She couldn’t do it alone. She got help from 12 other women, including Toscano to prepare a constitution for the club and petition the student government for $800 to cover uniforms, referees and equipment. They were awarded $750.
The $750 was actually a generous one; other clubs received much less. But the girls needed more, especially for a coach. The girls pitched for someone in the physical education department. Jerry Fahey, a student, volunteered.
Even though women walked the halls of Thomas or Miguel Hall and received funds for a club, there was not a lot of amenities for women athletes — like bathrooms.
Accommodating a women’s basketball team was quite the challenge. The girls would need to run to Miguel Hall — across campus — to use the bathroom during games.
“We didn’t even play in here” in Draddy gymnasium, McCrystal said. “We played in Alumni Gym.”
The 13 players were not given the same respect on the court as the men’s basketball team. They were only allowed two hours of practice per week. If the women practiced in the gym, they would need to leave if the men came.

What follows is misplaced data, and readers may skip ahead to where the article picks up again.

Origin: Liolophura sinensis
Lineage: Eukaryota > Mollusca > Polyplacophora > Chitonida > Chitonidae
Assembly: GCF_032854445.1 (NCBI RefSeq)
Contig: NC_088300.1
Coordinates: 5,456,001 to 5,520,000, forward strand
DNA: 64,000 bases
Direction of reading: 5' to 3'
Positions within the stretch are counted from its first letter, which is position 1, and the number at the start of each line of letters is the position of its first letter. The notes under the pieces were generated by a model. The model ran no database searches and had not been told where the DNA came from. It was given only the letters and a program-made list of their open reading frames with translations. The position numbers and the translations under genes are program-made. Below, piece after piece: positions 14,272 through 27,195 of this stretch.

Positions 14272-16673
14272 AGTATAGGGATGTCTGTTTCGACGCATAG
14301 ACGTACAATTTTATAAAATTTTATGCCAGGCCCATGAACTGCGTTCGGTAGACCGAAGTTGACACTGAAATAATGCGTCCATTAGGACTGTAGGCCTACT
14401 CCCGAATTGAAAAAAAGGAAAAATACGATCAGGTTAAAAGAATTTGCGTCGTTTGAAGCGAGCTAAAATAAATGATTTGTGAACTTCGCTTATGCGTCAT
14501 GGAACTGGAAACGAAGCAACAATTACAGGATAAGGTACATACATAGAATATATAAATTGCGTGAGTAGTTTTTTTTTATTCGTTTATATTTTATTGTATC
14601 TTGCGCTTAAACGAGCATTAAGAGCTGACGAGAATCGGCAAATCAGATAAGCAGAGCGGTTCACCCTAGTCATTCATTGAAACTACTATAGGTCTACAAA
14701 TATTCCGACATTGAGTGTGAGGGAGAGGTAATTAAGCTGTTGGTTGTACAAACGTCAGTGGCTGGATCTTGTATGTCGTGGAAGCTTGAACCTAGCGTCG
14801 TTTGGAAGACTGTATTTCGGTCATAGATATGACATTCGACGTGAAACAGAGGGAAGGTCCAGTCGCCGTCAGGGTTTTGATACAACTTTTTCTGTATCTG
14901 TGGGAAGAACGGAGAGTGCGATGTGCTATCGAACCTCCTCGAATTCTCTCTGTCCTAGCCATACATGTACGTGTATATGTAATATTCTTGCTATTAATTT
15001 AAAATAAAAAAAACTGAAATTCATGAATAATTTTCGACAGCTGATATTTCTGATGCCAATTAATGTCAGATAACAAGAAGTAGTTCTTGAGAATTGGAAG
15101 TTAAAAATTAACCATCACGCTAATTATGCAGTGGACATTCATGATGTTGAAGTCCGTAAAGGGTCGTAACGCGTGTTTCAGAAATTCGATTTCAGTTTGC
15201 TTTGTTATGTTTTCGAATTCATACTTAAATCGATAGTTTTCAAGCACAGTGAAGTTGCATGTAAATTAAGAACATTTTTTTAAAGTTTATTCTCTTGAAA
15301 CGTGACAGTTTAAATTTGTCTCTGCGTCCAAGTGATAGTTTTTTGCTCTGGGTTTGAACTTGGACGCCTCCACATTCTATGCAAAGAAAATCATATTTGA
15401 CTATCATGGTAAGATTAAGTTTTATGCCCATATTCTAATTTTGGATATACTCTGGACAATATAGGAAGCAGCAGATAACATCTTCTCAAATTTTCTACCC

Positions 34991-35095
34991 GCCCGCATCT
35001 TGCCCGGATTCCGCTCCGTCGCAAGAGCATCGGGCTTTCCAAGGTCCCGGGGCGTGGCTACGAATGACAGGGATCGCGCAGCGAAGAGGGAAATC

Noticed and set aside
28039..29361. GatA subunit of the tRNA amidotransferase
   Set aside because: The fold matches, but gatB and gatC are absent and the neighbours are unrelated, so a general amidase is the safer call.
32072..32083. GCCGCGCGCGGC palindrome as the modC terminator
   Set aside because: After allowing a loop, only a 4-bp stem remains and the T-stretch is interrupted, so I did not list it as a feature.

Toscano said the team could have been wiser to fight for better facilities but they “took what they could get.” The former player is now a Kinesiology professor at Manhattan College who also taught physical education courses. She is also in the Manhattan College Athletic Hall of Fame.
Their locker room was what McCrystal- called a “closet.” To change in private, the girls had to hold up towels. Carforo said the college gave them a small room where “they allowed us to change in.”
The Manhattan College women were in awe of the Division 1 programs. They are found in large schools with big athletic budgets. When the team played away games, they admired some of the other campuses’ facilities.
“The most important thing about athletics is friendship,” said Toscano.